Food

Agro-suicide: Amazon deforestation hits Brazil’s soy producers

Evidence on how deforestation impacts rainfall is mounting as new studies show more frequent dry periods that expose agribusiness
Brazil's soy-producing heartland is experiencing shorter rainy seasons, in part as a result of Amazon deforestation, say scientists (Image: Alamy)
Brazil's soy-producing heartland is experiencing shorter rainy seasons, in part as a result of Amazon deforestation, say scientists (Image: Alamy)

Brazil’s 2020 grain harvest, which under Brazilian government classifications includes soy, will surpass 250 million tonnes, the Ministry of Agriculture announced on 10 September. This means the country’s soy production has quadrupled since the turn of the millennium – an historic record and the result of decades of work.

But, as soy advanced north and east it displaced cattle and pushed the ranching frontier into the Amazon rainforest, where agribusiness is testing both environmental monitoring capacity and the limits of nature itself, as the forest-created rain it depends on becomes increasingly scarce.

The sector’s lobbying groups depict this obstacle as an attempt by environmentalists and competitors to place the responsibility for the planet’s health upon the shoulders of Brazilian producers. But scientists argue that the destruction of the forest is drying up the rains that also irrigate national GDP.

Over the last decade, scientists and even agribusiness representatives themselves have pointed out that gradual changes in the seasonality of rainfall in the region represent the single greatest threat to Brazilian agribusiness.

Data from Brazil’s National Institute of Space Research (INPE) shows that yearly rainfall in Brazil has fallen almost 17% in the last decade compared to average levels over the past 40 years. There is no scientific evidence that this broad transformation can be uniquely attributed to deforestation, since to a certain extent the rise in temperatures caused by global warming explains the unpredictability of the rains.

However, scientists have been discovering more and more evidence that regional changes are direct results of deforestation.

According to climate scholars, the rainy season is starting later and is shorter in Brazil’s soy- and corn-producing regions. In a country where only a tenth of cultivated land is irrigated, this news is serious.

Research shows, for example, that deforestation in the Amazon has already caused the state of Mato Grosso, Brazil’s largest soy producer, to lose almost a month of rain, while the neighbouring state of Rondônia has lost roughly two weeks’ worth.

The Amazon rainforest recycles the moisture brought in from the Atlantic Ocean and generates its own rain. Between 30% and 50% of the rain that falls on the Amazon is known to result from water transpired by the trees themselves. Deforestation interrupts this cycle of evapotranspiration – the sum of tree transpiration and land and ocean surface evaporation – thereby decreasing precipitation that researchers call “recycled” rain.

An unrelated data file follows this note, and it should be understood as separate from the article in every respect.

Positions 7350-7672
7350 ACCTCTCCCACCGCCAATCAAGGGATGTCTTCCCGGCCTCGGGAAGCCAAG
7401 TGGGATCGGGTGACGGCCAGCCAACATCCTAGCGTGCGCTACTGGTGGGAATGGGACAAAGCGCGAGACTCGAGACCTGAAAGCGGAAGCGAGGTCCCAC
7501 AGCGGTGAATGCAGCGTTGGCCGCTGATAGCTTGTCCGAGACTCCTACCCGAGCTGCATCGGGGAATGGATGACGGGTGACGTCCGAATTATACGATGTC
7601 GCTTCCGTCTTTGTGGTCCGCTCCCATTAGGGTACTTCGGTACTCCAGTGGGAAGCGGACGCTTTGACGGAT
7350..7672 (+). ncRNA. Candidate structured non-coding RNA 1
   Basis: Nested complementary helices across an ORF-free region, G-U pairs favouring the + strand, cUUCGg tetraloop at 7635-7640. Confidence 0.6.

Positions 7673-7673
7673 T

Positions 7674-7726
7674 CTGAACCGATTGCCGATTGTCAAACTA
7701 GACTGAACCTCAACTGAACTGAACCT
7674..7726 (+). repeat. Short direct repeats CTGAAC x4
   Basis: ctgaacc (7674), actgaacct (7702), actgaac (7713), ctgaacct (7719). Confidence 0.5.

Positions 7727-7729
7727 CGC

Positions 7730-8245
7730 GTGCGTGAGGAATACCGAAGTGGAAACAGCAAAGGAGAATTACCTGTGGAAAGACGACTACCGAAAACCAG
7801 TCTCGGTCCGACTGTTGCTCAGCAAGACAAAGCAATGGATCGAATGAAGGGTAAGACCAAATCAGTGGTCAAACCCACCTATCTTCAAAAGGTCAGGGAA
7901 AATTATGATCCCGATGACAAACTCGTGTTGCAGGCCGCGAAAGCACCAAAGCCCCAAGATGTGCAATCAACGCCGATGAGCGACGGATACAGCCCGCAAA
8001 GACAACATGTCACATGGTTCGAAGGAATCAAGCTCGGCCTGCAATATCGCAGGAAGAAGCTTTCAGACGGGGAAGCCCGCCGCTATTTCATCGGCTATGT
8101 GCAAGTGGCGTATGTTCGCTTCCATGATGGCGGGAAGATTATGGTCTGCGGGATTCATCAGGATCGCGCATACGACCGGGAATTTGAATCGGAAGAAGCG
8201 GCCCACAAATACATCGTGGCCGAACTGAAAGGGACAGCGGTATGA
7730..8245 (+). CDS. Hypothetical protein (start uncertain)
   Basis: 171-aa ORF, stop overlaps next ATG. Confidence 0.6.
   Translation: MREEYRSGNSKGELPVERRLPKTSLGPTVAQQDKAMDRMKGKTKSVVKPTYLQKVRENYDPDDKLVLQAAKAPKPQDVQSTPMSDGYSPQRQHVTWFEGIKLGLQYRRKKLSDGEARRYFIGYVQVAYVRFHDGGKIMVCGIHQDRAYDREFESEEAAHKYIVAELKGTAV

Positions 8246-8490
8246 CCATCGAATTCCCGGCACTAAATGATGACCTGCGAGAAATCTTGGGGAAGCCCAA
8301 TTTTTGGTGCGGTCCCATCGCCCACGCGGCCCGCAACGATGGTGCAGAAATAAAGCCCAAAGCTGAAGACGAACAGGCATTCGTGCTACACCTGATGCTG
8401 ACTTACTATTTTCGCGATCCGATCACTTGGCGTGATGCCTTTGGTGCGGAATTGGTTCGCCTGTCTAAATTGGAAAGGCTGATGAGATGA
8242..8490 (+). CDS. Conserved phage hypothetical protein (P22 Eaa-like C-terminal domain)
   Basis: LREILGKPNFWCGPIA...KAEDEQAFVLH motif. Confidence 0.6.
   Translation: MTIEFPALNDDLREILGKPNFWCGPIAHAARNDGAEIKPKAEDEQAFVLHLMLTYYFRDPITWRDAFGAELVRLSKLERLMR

Regions far from the Amazon depend on the movement of moisture from it. These regions include the Andes and the Rio de la Plata basin, which straddles southern Brazil, parts of Argentina, Paraguay, Uruguay and south-eastern Bolivia, as well as large cities in the south and southeast of Brazil.

These flows are popularly known as “flying rivers”. Cutting down trees cuts the source of a mighty aerial river. Researchers at the Federal University of Minas Gerais (UFMG) have dubbed such activity “agro-suicide”.

Deforestation and rain: new evidence

Researchers from UFMG’s Centre for Remote Sensing coined the term agro-suicide in a new and as yet unpublished article submitted to the scientific journal Nature Communications to illustrate what is already happening in some parts of the Amazon and Brazil’s midwest region.

One of the authors, forest engineer and UFMG researcher Argemiro Teixeira, explained in an interview that the group used yearly precipitation data focusing on an area known as the “arc of deforestation”, which bends from the southern to the eastern limits of the Brazilian portion of the Amazon.

The reasons to protect the Amazon are not ideological. They’re hydrological, climatic, geochemical.
German Poveda, a Colombian climatologist on the Scientific Panel on Amazonia

They divided the land into grid cells with each pixel representing 27 square kilometres. Some of the cells have had such high levels of deforestation that rains have been irreversibly affected.

A previous paper by Teixeira showed that each percentage point increase in deforestation in the southern Amazon delays the rainy season in the region by between 0.12 and 0.17 days.

“What is most disturbing is that much of the arc of deforestation has already reached this point of no return,” says Teixeira.

Agribusiness: shooting itself in the foot

Brazil earned its reputation as an agricultural powerhouse because two or even three harvests can be obtained during the same year, rotating crops on the same land.

Because deforestation affects not only the quantity of rain but also its seasonality, this competitive advantage could be lost. A delay in the rainy season shortens the time available to plant for additional harvests.

27

fewer days of rain occurred during Mato Grosso’s rainy season in 2012 compared to 1998

Besides the UFMG study, other recent publications have come to the same conclusion. In September 2019, a group led by Marcos Costa of the University of Viçosa published a study in the International Journal of Climatology that found rainy seasons in Mato Grosso had approximately 27 fewer days of rain in 2012 than in 1998, a development that can be directly attributed to deforestation in the southern part of the Amazon.

Another article by researchers from the University of Richmond and Dartmouth College, in the US, published in Nature in June of this year, simulated the different effects of the loss of vegetation in the Cerrado savannah biome and the eastern and southern Amazon on crop yields, finding that the production of maize grown in the Cerrado could fall by between 6% and 8%.

Decades of scientific warnings about deforestation and rain

These threats are already well known to scientists and agribusiness representatives. Katia Abreu, a Brazilian senator and former minister of agriculture, says she learned about the flying rivers concept during her time as head of the National Confederation of Agriculture (2008–2011), which is the largest lobbying group for the sector.